“You do have days when you wonder why you ever started,” says Simmons, a forage producer. “But every day is something different. Nothing is ever the same. And to be a Canadian farmer you take a lot of pride in what you produce.”

The Simmons’s operation is 500 acres divided among three smaller parcels of land. He’s farmed his whole life with two brothers and they once had quota for both dairy and layers.

But after his brothers retired they got rid of both and rented out the barn. Simmons carries on producing forages for someone else’s dairy herd now, and is eyeing his own retirement, too.

There were 407 farms across Newfoundland and Laborador in the last census, the fewest of any province. Simmons thinks even that count might be high, given the decline of farms here.

Farmers here are chicken and dairy farmers, egg and sheep producers, hog farmers and beekeepers as well as fur breeders and blueberry growers. Visitors sometimes think they’ve left Canada when they come here.

“We’ve had people say we’re a lot like Ireland, actually.” Except that Ireland has good soil. Newfoundland and Labrador not so much.

“I guess we are called the rock for a reason,”’ Simmons quips.

Why you farm

Simmons says he agrees with the assertion of another farmer — that to be a Canadian farmer is to have a deep sense of purpose.

That comes from Marg Rempel in southern Manitoba, who’s been known to say farming isn’t a job, it’s a calling.

Believing that what you do matters is a huge part of the Canadian farmer identity, says Rempel, who carried on alone operating the family’s mixed grain and hog operation after her husband Ron died in 2003. Today she farms with their son Jason, plus three full-time employees managing the 500-sow farrow-to-finish operation, cropping 600 acres of grains and oilseeds and raising meat goats near the small town of Ste. Anne.

Rempel is also a well-known farm leader, serving on various boards including the provincial farm organization Keystone Agricultural Producers and with the Canadian Foodgrains Bank. Her network across Canada’s agricultural community is extensive.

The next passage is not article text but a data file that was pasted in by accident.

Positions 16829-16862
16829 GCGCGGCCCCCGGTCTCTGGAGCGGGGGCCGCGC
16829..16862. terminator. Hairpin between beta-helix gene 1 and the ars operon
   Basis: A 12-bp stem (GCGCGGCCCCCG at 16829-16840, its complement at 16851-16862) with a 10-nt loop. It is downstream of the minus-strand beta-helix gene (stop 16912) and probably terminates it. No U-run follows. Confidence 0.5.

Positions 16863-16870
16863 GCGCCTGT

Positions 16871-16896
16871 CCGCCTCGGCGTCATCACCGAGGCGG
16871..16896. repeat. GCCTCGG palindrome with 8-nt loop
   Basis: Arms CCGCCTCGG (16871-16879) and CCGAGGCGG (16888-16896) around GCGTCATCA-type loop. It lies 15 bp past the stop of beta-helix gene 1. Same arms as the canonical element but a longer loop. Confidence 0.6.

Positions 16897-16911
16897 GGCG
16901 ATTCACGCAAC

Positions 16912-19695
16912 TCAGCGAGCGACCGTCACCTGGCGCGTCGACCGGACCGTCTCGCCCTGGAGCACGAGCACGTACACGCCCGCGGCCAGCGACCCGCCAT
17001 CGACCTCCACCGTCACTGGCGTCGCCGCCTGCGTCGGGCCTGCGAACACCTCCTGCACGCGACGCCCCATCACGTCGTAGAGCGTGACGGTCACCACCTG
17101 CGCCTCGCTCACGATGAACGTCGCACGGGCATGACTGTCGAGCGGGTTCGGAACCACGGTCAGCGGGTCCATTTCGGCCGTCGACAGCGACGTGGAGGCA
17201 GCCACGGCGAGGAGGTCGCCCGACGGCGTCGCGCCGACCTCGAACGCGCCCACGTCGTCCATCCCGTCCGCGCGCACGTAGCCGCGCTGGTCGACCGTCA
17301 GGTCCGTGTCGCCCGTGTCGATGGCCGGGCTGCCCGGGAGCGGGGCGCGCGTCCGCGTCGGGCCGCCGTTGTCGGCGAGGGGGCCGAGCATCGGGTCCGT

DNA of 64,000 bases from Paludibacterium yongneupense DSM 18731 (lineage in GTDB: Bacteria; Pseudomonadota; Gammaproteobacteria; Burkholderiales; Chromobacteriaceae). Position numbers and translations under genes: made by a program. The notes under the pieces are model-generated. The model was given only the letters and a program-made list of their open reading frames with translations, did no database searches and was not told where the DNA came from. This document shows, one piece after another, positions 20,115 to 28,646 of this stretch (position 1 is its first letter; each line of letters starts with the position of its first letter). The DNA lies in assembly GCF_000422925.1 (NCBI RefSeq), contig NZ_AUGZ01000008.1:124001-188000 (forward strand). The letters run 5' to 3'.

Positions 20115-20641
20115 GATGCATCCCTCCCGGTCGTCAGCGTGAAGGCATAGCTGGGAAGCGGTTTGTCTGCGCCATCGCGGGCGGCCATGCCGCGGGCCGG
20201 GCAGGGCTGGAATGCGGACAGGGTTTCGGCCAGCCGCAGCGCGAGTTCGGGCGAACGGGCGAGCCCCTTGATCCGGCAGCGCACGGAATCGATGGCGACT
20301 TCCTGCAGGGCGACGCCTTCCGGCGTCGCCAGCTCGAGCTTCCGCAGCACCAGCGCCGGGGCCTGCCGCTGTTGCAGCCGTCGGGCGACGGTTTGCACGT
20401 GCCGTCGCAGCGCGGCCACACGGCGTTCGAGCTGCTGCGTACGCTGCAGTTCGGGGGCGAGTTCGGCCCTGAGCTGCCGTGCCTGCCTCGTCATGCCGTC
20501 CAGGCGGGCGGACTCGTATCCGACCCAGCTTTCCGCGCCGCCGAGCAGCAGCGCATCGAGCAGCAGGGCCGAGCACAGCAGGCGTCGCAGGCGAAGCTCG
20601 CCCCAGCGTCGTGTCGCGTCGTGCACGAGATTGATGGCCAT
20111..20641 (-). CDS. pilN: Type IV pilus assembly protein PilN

“(The Canadian farmer) recognizes they’re in a position to make a significant contribution and we take that responsibility seriously,” says Rempel, and she’s not just talking about the food they produce, but the non-food value produced on the Canadian farm, too.

“The number one priority that’s in my mind besides just the daily routines and things that need to be taken care of is health,” she says.

“We want health for our families, our employees and we want healthy rural communities and, especially, we want healthy soils.”

The sheer scope of agriculture and variety of enterprises and geographic locations certainly does complicate matters when advocating for what the Canadian farmer needs, Rempel says. “I think the important word for defining the Canadian farmer is, in fact, diversity.”

There just is no one-size-fits-all approach when it comes to agricultural policy. “That’s been a challenge for us, to speak out for policy that’s helpful to everyone, and to continue to remind decision-makers and policy-makers that this is the case.”

Steeped in the past, ready for tomorrow

Ontario’s Chris Van Paassen has done his own share of advocacy work.

Like others in his corner of Norfolk County, he was once a tobacco farmer until the transition began to switch farmers over to other commodities. “I still consider myself a tobacco farmer even though I haven’t grown tobacco in 10 years,” says Van Paassen who today grows crops like corn and wheat and does a bit of hay, as well as board horses.

“I think one of the things that every farmer always has is a plan B,” he says.

“And a C and D and E and an F. That’s what you get used to your whole life. You can’t do what the original plan was, but there is always something else on the list. That is plan B. Things always change.”